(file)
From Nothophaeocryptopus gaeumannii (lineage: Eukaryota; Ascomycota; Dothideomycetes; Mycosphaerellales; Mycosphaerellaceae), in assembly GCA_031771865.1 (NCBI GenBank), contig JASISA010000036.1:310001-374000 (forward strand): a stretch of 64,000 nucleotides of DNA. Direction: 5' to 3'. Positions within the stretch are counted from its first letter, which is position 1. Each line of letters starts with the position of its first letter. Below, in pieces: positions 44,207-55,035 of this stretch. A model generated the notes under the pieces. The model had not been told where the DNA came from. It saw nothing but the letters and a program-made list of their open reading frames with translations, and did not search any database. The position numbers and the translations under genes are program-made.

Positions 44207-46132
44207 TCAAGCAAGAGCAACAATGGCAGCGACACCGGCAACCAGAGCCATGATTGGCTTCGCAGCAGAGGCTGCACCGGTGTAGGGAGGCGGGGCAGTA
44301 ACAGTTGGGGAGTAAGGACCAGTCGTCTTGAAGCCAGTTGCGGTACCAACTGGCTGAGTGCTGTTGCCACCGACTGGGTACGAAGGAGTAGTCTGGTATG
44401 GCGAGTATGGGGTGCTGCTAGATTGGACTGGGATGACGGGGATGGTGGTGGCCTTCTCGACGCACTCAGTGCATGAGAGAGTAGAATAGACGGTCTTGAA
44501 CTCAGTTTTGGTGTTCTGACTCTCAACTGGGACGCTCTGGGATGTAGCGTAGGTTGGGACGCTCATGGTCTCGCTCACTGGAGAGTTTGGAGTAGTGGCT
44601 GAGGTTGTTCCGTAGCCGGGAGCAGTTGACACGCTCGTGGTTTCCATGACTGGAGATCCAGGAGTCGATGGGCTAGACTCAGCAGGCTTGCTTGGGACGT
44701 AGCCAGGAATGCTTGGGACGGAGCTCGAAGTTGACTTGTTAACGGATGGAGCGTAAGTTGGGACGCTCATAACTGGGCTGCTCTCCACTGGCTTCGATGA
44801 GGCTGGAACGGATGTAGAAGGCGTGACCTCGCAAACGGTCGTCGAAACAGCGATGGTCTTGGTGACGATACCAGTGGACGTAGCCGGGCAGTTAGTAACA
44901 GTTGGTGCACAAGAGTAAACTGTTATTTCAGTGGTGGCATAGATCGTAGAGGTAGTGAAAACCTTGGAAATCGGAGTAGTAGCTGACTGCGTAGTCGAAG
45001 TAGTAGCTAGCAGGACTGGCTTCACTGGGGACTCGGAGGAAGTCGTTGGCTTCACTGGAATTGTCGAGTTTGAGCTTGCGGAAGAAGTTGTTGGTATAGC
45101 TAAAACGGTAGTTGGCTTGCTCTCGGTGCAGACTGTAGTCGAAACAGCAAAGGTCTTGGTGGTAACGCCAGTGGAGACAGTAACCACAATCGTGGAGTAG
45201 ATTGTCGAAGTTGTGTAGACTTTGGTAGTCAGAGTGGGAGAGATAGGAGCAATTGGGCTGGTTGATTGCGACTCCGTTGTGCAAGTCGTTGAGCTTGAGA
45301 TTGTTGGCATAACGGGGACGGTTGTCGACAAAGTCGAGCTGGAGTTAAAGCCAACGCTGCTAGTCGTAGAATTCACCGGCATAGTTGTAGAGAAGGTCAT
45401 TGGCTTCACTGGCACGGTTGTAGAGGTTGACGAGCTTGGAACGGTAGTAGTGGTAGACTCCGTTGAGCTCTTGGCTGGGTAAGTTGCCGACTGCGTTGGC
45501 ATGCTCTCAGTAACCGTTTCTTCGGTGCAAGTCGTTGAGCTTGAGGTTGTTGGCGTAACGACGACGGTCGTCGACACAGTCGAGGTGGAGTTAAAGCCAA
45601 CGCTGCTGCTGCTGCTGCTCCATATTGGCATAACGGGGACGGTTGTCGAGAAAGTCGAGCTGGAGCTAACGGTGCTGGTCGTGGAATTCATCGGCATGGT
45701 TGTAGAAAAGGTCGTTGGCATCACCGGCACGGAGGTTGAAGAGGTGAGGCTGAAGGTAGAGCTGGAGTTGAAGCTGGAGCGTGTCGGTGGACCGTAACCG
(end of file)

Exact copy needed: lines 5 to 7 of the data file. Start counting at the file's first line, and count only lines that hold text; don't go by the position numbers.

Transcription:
44401 GCGAGTATGGGGTGCTGCTAGATTGGACTGGGATGACGGGGATGGTGGTGGCCTTCTCGACGCACTCAGTGCATGAGAGAGTAGAATAGACGGTCTTGAA
44501 CTCAGTTTTGGTGTTCTGACTCTCAACTGGGACGCTCTGGGATGTAGCGTAGGTTGGGACGCTCATGGTCTCGCTCACTGGAGAGTTTGGAGTAGTGGCT
44601 GAGGTTGTTCCGTAGCCGGGAGCAGTTGACACGCTCGTGGTTTCCATGACTGGAGATCCAGGAGTCGATGGGCTAGACTCAGCAGGCTTGCTTGGGACGT